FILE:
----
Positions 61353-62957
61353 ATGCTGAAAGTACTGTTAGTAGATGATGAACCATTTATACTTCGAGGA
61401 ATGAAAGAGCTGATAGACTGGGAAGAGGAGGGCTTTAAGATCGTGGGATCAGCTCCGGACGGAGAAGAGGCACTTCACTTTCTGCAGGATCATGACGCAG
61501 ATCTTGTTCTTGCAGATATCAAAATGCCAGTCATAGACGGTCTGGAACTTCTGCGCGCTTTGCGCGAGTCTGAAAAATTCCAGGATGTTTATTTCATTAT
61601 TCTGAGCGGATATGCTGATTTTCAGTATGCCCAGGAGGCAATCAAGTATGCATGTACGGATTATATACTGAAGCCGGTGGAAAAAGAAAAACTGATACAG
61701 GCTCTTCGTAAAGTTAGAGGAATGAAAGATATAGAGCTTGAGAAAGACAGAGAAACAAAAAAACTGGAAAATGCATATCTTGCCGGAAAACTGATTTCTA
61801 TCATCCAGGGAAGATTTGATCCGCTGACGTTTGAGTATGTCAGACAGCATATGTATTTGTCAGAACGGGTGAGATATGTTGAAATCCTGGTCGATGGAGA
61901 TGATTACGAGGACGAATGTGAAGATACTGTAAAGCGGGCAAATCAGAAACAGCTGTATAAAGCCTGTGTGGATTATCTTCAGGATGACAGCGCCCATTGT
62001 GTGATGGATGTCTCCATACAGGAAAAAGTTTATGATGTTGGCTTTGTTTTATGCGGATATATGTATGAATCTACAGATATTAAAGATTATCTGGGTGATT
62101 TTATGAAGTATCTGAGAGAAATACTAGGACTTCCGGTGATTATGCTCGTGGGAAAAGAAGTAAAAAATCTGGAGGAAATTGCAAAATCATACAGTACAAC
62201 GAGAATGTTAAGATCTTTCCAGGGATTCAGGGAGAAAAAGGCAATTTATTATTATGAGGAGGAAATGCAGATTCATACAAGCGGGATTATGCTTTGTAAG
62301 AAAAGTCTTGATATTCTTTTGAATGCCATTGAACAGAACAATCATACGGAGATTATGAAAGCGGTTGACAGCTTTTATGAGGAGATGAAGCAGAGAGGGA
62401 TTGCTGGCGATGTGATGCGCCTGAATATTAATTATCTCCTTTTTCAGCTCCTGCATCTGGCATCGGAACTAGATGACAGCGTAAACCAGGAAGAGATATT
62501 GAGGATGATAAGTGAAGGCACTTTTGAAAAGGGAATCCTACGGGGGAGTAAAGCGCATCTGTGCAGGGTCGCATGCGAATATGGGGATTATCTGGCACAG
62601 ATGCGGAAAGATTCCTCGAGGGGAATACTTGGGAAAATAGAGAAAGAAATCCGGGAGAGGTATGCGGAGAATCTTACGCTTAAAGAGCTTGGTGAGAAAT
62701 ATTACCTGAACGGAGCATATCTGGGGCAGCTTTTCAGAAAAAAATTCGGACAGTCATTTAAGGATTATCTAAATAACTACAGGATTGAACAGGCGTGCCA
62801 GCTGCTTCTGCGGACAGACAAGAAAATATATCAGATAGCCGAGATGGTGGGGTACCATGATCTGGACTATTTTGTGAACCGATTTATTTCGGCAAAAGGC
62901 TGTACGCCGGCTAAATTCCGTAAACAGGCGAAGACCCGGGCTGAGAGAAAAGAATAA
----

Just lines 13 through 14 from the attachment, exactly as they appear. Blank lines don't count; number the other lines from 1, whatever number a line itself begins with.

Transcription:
62401 TTGCTGGCGATGTGATGCGCCTGAATATTAATTATCTCCTTTTTCAGCTCCTGCATCTGGCATCGGAACTAGATGACAGCGTAAACCAGGAAGAGATATT
62501 GAGGATGATAAGTGAAGGCACTTTTGAAAAGGGAATCCTACGGGGGAGTAAAGCGCATCTGTGCAGGGTCGCATGCGAATATGGGGATTATCTGGCACAG